Does Gender Influence Attitudes toward Copyright in the Filk Community?
Melissa L. Tatum
University of Arizona - James E. Rogers College of Law
Robert E. Spoo
University of Tulsa College of Law
University of Arizona
American University Journal of Gender, Social Policy & the Law, Vol. 18, forthcoming 2010
Arizona Legal Studies Discussion Paper No. 09-21
Over the past few decades, the filk community has expanded from a small group of science fiction convention-goers who occupied unused convention rooms during the late night hours to a community large enough to organize several dedicated filk conventions each year, a Hall of Fame, and an annual awards ceremony. While many filk songs are original lyrics set to original music, many more filk songs consist of lyrics written to existing music and/or lyrics based on characters/worlds created by other people. These practices potentially create problems in light of existing intellectual property law. In this paper, we explore those issues and whether a filker's gender influences his or her attitude towards intellectual property law. After setting out a basic explanation of filk and the intellectual property issues, the article details the various statistical results generated from the databases we built (one objective and one subjective) and draws some conclusions about gender and filk.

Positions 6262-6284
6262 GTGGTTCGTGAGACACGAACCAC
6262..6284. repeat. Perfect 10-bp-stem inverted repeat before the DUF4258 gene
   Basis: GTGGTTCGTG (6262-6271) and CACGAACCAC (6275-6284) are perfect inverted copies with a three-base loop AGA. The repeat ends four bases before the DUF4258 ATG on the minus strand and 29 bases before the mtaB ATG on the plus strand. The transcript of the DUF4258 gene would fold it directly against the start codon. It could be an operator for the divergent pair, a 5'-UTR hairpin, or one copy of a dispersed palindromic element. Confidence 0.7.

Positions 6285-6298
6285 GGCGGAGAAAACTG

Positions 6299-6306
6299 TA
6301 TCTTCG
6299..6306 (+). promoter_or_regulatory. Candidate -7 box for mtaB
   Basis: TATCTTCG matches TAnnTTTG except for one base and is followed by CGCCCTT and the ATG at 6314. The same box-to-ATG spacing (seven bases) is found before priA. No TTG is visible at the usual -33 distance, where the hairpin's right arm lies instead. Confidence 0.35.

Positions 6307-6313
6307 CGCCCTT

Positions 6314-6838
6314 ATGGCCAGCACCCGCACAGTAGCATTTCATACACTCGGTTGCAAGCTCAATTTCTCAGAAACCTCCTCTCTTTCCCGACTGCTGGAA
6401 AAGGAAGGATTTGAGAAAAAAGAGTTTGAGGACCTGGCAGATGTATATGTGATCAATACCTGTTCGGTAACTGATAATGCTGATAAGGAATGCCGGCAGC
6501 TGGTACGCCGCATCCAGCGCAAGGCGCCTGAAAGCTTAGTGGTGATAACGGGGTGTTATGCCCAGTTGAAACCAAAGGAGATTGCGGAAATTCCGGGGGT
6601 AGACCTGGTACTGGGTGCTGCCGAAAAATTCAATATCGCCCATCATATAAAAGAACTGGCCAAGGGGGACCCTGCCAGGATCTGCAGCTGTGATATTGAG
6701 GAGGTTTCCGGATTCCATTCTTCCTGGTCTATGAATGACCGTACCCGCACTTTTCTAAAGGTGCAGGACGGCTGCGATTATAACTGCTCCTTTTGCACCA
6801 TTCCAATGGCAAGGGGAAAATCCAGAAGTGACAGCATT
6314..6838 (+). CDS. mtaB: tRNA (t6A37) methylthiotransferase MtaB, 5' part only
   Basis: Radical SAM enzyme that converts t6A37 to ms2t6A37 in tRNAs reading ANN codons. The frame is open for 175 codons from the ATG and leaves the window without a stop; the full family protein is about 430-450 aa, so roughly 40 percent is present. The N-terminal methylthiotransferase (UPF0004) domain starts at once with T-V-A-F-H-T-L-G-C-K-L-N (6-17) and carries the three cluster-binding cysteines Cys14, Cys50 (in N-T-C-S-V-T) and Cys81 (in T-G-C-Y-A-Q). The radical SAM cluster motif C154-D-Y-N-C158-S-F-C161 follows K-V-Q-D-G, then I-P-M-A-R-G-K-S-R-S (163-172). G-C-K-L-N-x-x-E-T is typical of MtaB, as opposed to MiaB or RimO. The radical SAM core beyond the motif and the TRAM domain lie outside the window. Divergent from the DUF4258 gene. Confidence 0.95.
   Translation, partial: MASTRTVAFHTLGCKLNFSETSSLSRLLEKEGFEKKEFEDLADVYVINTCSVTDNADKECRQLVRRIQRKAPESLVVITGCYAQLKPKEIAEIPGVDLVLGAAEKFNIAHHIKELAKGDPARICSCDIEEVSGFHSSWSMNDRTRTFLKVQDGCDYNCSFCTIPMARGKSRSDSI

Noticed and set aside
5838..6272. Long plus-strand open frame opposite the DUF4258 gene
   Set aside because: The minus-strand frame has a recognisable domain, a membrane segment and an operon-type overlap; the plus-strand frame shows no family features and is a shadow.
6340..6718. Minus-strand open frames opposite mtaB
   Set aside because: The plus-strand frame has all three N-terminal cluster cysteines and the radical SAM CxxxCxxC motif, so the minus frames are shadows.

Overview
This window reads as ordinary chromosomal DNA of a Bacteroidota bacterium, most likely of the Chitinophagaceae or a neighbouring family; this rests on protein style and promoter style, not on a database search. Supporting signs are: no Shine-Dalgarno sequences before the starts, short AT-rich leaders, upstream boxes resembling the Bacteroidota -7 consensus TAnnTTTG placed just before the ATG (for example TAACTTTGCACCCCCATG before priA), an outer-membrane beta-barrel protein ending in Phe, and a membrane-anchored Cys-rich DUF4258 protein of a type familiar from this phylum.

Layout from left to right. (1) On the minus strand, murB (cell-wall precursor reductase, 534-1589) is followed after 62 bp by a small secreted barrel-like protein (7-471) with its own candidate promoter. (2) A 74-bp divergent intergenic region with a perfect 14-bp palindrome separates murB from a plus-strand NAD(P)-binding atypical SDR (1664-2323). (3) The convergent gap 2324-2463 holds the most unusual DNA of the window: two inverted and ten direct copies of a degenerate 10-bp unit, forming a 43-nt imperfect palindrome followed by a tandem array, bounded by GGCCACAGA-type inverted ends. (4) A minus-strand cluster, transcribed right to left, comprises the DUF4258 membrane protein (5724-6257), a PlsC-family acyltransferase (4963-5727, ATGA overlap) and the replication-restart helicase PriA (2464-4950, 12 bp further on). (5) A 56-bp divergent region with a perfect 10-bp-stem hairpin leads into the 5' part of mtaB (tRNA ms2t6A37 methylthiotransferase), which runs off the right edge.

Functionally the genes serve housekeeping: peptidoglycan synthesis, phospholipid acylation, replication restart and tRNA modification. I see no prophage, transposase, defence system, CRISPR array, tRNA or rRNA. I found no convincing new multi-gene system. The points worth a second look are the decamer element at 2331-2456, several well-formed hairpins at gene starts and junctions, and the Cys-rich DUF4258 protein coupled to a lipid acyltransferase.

Number of Pages in PDF File: 60
Keywords: Filk, Gender, Copyright, Intellectual Propertyworking papers series
Date posted: April 23, 2009 ; Last revised: September 21, 2009
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